How is an adult defined? Someone who knows the value of doing what he doesn’t like to do. So I did it, driving the pointed end of the stick into my father’s skull. I once read a medical memoir by Michael Crichton that began with a shocking sentence: “It is not easy to cut through a human head with a hacksaw.” Poking a hole in one is easy, though, if it has crumbled nearly to ashes.
How long would I remain this detached?
I passed the stick to Sanjiv and managed to keep my eyes on him without flinching after what I had done. When we’re together, I’m the quiet one. But we both occupied a somber silence at that moment, and a shared bewilderment.
Death is bewildering. The survivors confront something worse than deep sadness — sheer emptiness. A void in the vicinity of the heart holding a place for pain to fill in later. In Buddhism it is said that there is no alternative to emptiness; it only matters how you face it. Unknown to me, I would face it very differently than I imagined.
The priest nodded matter-of-factly when the two brothers had done their sacred duty. The chanting continued for hours. Our legs grew rubbery; we were exhausted and bleary with jet lag.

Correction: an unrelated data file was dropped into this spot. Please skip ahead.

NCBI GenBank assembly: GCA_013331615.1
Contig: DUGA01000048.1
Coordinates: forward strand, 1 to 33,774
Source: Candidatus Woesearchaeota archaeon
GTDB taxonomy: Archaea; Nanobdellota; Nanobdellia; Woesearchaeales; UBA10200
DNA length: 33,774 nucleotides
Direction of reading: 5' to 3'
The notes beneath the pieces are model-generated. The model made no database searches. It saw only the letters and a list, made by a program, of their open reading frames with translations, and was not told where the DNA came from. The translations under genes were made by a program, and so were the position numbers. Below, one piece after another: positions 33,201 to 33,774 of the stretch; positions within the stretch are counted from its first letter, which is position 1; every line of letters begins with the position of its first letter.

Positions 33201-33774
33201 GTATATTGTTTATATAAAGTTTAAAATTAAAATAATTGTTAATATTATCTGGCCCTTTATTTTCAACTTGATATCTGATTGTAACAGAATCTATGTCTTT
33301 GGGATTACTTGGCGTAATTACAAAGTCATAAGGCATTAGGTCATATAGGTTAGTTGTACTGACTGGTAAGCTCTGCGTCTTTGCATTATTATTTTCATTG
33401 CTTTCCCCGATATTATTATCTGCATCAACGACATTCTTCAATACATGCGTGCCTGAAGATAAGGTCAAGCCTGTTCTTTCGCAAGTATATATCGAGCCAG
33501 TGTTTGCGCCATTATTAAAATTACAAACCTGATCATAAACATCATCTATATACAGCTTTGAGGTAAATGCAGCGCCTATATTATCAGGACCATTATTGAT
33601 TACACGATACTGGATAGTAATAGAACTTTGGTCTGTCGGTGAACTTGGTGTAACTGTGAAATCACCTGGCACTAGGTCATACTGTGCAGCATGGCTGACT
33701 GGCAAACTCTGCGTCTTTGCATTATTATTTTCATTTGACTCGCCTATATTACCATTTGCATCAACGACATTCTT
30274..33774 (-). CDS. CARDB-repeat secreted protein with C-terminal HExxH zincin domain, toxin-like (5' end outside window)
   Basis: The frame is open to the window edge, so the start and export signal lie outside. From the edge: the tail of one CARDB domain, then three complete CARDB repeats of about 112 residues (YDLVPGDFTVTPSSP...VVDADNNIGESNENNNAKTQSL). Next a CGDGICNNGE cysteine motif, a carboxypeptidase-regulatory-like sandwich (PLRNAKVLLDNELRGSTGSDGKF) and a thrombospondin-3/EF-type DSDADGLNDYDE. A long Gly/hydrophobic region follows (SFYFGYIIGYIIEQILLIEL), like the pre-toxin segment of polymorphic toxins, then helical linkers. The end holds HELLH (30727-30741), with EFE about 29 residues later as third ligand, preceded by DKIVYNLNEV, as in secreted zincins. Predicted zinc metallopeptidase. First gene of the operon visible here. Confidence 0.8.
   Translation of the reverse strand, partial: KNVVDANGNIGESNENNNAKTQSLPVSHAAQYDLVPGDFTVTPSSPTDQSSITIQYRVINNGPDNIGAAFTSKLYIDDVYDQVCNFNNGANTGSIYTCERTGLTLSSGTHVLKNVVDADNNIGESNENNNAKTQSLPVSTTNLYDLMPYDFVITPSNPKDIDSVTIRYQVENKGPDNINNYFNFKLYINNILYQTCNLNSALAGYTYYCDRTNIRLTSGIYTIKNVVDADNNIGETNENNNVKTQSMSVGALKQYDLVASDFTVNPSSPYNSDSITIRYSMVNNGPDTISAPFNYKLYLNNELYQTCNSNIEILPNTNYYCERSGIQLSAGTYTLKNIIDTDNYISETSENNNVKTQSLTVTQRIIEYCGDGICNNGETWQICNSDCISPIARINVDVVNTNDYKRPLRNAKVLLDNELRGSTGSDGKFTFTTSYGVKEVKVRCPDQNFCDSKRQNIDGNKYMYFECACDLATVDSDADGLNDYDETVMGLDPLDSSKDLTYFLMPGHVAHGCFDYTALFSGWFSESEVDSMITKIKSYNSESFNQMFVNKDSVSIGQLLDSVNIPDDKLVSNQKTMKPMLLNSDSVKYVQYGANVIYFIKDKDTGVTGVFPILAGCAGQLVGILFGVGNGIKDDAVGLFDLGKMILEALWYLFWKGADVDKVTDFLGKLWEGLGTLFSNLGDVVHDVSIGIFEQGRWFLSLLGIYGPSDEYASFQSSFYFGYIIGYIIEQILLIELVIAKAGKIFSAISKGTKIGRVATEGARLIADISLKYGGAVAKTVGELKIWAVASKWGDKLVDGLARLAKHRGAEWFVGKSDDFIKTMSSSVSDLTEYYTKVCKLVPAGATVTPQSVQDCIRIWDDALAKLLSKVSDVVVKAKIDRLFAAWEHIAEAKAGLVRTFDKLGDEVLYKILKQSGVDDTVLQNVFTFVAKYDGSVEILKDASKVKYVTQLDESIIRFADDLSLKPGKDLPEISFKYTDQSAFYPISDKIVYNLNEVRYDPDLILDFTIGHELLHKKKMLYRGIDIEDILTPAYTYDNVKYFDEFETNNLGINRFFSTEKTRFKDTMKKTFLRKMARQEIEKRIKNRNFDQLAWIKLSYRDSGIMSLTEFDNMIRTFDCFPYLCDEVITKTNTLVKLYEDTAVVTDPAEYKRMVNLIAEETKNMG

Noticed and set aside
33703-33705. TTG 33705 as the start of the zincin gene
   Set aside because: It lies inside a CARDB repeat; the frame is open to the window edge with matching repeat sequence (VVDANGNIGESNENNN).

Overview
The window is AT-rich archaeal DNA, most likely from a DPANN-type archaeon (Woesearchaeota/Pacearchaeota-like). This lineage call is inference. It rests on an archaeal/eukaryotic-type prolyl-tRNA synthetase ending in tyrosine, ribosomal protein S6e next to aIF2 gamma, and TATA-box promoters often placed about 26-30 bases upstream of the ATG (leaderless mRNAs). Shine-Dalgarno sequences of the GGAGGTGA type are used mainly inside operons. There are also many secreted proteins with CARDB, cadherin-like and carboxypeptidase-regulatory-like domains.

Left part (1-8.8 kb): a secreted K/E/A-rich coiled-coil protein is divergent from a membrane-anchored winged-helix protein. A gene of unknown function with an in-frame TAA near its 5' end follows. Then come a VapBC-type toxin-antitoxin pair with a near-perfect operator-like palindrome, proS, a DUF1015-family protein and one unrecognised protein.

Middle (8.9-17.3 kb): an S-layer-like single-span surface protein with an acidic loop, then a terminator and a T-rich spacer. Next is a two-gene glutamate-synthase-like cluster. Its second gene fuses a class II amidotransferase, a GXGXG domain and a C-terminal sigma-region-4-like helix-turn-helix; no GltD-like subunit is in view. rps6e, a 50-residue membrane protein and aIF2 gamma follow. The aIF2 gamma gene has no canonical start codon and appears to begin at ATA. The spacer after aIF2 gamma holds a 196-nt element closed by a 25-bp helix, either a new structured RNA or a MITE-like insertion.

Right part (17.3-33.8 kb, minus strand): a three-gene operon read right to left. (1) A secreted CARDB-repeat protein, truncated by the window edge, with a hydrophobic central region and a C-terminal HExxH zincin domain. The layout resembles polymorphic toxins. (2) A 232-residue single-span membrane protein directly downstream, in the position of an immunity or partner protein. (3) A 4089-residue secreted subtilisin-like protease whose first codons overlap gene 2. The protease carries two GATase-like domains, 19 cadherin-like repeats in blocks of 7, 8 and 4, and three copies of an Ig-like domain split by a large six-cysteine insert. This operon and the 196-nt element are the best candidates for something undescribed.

There is a native people in the desert mountains of western Mexico, the Huichol, who take peyote every day, starting when, as babies, they drink it in their mothers’ milk. Are they in a walking hallucination that feels normal to them? At that moment, Sanjiv and I were two Huichols.
For a long time I didn’t know when I was actually born. Looking back, it might not have mattered. None of us is truly present at our own birth. We are barely prepared to arrive. A newborn’s brain is still manufacturing new neural connections at the rate of one million per minute. It has a few primal reflexes, like grasping with the fists, obeying life’s command of “Hold on tight.” On the African plain a wildebeest or giraffe must know how to walk the instant it drops from the womb to the welcoming, dangerous earth. Survival is at stake. The mother gives a few licks to encourage her calf to stand up, and then the parade of life proceeds on its way, with a wobbly infant bringing up the rear. A human baby isn’t like that. It is a half-finished product, a sketch waiting to be filled in. To remain alive, a baby needs all the care it can get.